Collection of papers, drawings and photographs of Albert Toft

Scope and Content

This collection is made up mainly of studio prints and portrait photographs of Albert Toft throughout his life, including photographs of Toft working in his studio on some of his sculpture and also featuring photographs of some of his sculptures.

There are also sketches and drawings of life classes and portraits, mainly of female and male profiles and a few studies of parrots and cockatoos. Within the the sketches and drawings there are some items relating to early sketches and ideas for 'Old Odell' and 'Joie de Vivre' and possibly an early idea for the Chadderton war memorial.

There is a series of letters showing the progression of a commission of a Philip James Bailey bust for the Holbrook Trust, and also a few personal letters including some from Sir William Reid-Dick.

There is also some material relating to Toft's affiliation with the 'Savage Club' including caricatures and menus signed by Toft's contemporaries including George Loraine Stampa and P.W Fearon.

Amongst Toft's personal papers is his will and three codicils which details the beneficiaries of his estate and his original letter to join the National Arts Training School in 1881.

Administrative / Biographical History

Albert Arthur Toft was born on the 3rd June 1862 in Birmingham, the son of Charles Toft (1832-1909) who was principle modeller for the Wedgwood factory and brother of J. Alfonso Toft (1871- 1964) who was an artist. Toft was apprenticed at the Josiah Wedgwood Factory at Etruria and studied at evening classes at the Hanley School of Art, he then went on to Newcastle under Lyme School of Art.

In 1881 Toft won a scholarship to attend the National Arts Training School in South Kensington (later Royal College of Art) where he trained under Edward Lanteri (1848- 1917) and received silver medals in his second and third years. 'The Oxford Dictionary of National Biography' describes Toft as one of the major figures of "New Sculpture" following on from William 'Hamo' Thornycroft and George Frampton. Toft has described his work as 'Idealist' but he also said of himself that "to become an idealist you must necessarily first be a realist."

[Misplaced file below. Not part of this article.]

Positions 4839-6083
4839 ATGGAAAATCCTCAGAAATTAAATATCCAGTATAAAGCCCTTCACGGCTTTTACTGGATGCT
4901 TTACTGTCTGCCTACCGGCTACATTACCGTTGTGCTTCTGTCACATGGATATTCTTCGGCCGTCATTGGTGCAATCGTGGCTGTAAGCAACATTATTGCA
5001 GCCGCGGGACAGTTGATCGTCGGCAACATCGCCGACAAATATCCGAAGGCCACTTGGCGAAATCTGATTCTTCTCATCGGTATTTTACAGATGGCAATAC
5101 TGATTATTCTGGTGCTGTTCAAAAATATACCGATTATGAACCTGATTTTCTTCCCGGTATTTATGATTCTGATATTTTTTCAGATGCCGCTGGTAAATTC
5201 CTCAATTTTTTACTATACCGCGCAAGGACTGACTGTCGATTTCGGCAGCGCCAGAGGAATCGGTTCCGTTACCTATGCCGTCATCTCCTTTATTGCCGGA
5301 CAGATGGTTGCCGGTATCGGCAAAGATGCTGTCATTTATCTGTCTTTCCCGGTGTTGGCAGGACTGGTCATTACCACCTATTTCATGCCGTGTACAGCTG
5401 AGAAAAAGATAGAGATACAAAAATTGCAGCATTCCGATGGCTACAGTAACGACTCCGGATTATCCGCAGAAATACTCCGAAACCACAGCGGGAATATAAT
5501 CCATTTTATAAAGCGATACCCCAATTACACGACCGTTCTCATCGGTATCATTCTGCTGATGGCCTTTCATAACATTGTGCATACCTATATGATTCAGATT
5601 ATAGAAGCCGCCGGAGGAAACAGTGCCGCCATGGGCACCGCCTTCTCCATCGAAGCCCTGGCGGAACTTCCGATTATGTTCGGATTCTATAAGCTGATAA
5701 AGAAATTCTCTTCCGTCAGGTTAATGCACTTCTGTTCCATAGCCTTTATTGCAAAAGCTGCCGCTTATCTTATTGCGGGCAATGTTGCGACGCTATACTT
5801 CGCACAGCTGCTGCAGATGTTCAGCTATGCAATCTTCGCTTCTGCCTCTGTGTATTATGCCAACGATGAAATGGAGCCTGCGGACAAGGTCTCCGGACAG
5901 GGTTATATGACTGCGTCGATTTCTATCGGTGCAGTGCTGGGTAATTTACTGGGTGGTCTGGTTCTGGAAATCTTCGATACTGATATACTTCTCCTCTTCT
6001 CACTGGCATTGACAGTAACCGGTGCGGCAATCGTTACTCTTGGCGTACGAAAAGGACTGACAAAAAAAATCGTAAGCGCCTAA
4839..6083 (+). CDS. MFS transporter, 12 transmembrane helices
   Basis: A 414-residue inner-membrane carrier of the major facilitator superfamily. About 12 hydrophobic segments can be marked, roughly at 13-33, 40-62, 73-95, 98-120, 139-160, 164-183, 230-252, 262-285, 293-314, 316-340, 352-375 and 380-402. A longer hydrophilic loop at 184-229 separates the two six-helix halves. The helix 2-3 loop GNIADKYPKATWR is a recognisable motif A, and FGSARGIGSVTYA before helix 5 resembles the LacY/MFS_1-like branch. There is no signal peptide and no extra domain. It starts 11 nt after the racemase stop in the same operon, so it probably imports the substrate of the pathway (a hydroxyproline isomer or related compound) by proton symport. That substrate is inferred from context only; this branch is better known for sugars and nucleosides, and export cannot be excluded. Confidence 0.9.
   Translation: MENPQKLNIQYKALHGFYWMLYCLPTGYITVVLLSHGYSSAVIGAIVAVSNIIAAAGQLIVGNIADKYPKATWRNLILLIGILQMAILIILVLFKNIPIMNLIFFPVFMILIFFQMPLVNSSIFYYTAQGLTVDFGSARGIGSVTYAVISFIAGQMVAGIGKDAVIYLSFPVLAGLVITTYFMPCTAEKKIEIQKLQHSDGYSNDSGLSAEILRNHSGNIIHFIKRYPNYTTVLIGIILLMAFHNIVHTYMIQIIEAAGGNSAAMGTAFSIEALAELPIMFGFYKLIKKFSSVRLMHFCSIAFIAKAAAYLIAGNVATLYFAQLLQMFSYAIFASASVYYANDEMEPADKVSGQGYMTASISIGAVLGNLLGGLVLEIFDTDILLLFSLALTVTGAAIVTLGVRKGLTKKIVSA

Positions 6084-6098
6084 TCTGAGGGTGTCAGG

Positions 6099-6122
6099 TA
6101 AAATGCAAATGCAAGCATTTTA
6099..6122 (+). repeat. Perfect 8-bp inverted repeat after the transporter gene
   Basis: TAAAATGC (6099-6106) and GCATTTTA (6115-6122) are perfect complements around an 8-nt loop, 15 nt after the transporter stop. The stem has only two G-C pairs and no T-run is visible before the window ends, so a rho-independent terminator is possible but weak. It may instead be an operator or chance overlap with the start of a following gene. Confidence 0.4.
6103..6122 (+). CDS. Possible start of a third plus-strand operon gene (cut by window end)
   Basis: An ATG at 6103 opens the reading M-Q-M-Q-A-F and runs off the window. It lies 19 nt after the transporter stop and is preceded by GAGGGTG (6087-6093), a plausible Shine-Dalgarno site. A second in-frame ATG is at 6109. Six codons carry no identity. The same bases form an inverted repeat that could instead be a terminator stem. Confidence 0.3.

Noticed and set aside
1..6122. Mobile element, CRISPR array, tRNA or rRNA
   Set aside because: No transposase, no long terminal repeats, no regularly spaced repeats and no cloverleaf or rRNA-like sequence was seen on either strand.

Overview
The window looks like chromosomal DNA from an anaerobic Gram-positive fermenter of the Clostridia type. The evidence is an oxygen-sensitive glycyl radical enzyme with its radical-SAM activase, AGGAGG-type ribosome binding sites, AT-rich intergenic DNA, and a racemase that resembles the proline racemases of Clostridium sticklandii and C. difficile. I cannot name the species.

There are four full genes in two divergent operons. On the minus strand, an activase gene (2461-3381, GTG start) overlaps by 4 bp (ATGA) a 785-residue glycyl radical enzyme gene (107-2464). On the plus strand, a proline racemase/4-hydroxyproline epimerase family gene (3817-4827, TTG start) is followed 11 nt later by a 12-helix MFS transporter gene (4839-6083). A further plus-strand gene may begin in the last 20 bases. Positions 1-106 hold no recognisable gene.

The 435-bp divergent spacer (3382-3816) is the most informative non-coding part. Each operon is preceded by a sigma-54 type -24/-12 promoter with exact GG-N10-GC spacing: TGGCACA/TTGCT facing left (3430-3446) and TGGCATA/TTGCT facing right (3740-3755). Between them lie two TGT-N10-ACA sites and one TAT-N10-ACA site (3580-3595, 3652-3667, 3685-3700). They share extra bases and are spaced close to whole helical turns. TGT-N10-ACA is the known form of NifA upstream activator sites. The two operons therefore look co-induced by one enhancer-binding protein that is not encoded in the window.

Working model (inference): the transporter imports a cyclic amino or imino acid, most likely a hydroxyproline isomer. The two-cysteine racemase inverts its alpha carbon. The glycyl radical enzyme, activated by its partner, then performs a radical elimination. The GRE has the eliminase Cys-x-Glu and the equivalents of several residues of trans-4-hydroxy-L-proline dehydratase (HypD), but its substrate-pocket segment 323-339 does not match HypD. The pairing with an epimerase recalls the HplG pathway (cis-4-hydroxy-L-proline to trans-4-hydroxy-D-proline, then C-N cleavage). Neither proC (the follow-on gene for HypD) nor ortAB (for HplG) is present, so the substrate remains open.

From 1885 onwards Toft exhibited at the Royal Academy and some of his most notable works exhibited at the Royal Academy included 'Fate-Led' (1890), 'The Sere and Yellow Leaf' (1892), 'Spring' (1897), 'The Spirit of Contemplation' (1901) and 'The Metal Pourer' (1915). In 1915 his sculpture 'The Bather' was purchased using the Royal Academy's Chantrey Fund. In 1900 Toft received a bronze medal at the Universal Exhibition in Paris

Although Toft was never elected to membership to the Royal Academy, in 1891 he was elected to the Art Workers Guild and in 1938 he was elected a fellow to the Royal Society of British Sculptors.

Toft's sculpture can be seen in the permanent collections at the Walker Art Galley in Liverpool ('Fate Led'), the Laing Gallery in Newcastle upon Tyne ('The Spirit of Contemplation') and the Birmingham Art Gallery ('Spring' and 'Vision'). Toft's commissions also include War Memorials to the South African War in Birmingham, East Suffolk, Warwickshire and Cardiff. Toft also produced statues for the Hall of Memory in Birmingham which are allegorical images of the army, the navy, the air force and also women's services.

As well as War Memorials Toft also produced dedication statues to Queen Victoria in Leamington, Nottingham and South Shields, dedications to King Edward VII in Highgate Park and Birmingham and a dedication to Sir Charles Mark Palmer in Newcastle upon Tyne.Toft was also well known for his production of busts including a terracotta bust of George Wallis and busts of William Gladstone, Philip James Bailey (for the Holbrook Trust, Nottingham) and Robert Bontine Cunnighame Graham (now in the National Galleries of Scotland).